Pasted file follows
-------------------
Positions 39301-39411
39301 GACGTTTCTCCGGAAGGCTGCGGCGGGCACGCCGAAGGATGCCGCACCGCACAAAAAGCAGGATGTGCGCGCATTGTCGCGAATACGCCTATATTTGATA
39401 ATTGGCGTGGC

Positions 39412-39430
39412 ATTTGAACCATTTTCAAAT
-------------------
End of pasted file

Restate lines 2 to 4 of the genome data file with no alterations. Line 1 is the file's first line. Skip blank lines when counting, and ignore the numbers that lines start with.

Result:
39301 GACGTTTCTCCGGAAGGCTGCGGCGGGCACGCCGAAGGATGCCGCACCGCACAAAAAGCAGGATGTGCGCGCATTGTCGCGAATACGCCTATATTTGATA
39401 ATTGGCGTGGC

Positions 39412-39430